Other research has linked yogurt's ability to lower cholesterol to its probiotic content, such as a British study's finding that two daily doses of a probiotic lowered key cholesterol-bearing molecules in the blood, as well as levels of low-density lipoprotein (LDL), or “bad” cholesterol.
Cheese? What about your whole-milk yogurt? Emerging research suggests that the answers to these questions are no, yes and yes — with some caveats. Full-fat milk, also known as whole milk, has a bad reputation because it contains saturated fat, and saturated fat raises LDL — or “bad” — cholesterol.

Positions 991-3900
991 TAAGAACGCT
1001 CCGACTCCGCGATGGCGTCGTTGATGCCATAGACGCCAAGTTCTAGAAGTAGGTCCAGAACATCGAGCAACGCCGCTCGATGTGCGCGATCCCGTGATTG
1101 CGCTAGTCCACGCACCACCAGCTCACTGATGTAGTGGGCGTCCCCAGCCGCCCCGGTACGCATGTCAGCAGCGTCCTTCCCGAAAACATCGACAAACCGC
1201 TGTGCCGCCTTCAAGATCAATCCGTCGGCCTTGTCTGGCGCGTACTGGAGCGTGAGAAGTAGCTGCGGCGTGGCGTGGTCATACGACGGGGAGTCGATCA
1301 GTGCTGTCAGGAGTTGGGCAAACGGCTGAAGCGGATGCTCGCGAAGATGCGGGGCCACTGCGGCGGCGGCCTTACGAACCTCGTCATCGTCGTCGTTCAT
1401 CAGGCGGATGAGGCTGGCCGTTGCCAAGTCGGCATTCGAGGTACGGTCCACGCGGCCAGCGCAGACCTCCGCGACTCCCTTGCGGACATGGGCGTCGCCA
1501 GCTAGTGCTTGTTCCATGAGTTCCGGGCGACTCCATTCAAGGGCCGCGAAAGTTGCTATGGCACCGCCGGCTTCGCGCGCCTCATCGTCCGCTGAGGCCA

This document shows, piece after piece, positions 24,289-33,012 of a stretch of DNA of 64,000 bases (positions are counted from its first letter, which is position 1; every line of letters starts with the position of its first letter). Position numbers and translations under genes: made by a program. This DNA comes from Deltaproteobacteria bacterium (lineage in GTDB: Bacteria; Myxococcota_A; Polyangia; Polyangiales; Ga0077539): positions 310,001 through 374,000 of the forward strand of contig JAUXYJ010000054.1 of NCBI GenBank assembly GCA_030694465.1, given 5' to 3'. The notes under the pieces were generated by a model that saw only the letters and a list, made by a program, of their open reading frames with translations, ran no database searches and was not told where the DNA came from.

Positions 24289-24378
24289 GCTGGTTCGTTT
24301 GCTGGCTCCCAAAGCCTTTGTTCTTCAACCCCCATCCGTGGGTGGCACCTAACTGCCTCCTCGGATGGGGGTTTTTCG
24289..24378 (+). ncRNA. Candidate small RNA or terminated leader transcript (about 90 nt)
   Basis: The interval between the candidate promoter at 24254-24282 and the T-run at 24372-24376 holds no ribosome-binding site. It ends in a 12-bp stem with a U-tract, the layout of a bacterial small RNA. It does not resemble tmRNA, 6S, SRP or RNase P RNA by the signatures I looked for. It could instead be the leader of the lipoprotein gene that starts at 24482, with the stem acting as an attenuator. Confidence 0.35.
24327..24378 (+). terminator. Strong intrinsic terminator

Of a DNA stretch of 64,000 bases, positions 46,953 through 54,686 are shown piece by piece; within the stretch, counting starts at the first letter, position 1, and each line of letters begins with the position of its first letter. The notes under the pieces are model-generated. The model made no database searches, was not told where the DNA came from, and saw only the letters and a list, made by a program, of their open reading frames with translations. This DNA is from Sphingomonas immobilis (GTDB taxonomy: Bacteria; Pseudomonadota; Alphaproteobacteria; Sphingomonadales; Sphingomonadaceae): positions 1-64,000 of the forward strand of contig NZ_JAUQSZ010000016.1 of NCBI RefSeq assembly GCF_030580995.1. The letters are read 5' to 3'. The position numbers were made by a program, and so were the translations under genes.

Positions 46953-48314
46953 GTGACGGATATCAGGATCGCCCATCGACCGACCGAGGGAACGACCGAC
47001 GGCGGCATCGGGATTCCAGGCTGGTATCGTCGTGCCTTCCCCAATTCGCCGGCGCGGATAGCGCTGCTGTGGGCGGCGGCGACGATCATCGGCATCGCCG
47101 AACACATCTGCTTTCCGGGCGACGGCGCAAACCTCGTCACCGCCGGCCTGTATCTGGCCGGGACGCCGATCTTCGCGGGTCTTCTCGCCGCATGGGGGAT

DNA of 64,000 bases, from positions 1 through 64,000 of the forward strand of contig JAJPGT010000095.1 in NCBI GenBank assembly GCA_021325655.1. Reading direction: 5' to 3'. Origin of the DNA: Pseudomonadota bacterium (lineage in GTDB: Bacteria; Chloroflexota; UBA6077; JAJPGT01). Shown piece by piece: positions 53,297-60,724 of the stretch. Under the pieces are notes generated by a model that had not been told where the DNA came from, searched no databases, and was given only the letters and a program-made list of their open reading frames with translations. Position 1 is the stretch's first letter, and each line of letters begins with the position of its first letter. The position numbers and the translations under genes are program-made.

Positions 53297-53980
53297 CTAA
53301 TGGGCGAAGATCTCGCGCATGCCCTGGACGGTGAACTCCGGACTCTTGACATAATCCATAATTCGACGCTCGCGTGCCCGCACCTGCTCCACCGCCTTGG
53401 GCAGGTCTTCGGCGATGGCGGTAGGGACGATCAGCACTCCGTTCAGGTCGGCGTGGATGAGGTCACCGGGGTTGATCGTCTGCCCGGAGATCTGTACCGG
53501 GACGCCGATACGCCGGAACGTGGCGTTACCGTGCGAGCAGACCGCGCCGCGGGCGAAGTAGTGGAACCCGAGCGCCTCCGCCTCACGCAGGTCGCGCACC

There are four types of consumers: omnivores, carnivores, herbivores and decomposers. Herbivores are living things that only eat plants to get the food and energy they need. Animals like whales, elephants, cows, pigs, rabbits, and horses are herbivores. Carnivores are living things that only eat meat.
A cottontail rabbit, a field mouse, a grasshopper, and a carpenter ant are all examples of first-level consumers. Why? They are first-level consumers because they eat producers, (plants, bacteria, algae,), and are either herbivores or omnivores.